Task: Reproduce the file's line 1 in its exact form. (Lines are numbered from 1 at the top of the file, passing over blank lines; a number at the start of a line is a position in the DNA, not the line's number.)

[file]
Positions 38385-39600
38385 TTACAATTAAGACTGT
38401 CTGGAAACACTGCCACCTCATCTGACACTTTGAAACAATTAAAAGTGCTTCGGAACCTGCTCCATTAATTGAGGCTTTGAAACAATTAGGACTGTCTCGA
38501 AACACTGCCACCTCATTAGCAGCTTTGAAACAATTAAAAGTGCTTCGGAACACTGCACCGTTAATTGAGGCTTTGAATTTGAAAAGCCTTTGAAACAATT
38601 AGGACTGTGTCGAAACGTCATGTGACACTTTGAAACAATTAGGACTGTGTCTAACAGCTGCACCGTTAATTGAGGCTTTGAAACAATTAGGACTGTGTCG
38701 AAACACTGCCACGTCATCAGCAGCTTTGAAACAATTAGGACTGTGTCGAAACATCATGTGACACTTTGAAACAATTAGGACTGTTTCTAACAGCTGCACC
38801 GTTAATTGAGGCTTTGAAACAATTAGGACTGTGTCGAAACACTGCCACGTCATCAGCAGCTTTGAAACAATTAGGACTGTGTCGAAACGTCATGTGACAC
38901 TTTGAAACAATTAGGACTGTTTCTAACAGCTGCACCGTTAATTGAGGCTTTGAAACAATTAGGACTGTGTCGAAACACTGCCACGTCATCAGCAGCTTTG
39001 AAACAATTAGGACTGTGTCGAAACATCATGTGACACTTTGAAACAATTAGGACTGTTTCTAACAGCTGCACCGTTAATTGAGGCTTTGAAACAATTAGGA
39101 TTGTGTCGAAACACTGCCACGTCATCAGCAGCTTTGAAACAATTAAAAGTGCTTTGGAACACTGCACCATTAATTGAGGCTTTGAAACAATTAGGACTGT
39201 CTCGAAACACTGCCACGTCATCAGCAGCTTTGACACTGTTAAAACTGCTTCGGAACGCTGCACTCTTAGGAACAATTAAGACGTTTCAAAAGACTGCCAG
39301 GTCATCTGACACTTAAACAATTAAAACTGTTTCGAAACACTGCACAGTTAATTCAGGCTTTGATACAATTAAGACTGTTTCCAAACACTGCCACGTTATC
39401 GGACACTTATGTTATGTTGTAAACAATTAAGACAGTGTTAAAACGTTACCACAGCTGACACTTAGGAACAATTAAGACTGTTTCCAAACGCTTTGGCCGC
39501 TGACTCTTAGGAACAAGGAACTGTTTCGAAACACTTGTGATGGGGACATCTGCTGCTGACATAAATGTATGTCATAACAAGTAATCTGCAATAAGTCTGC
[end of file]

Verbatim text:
Positions 38385-39600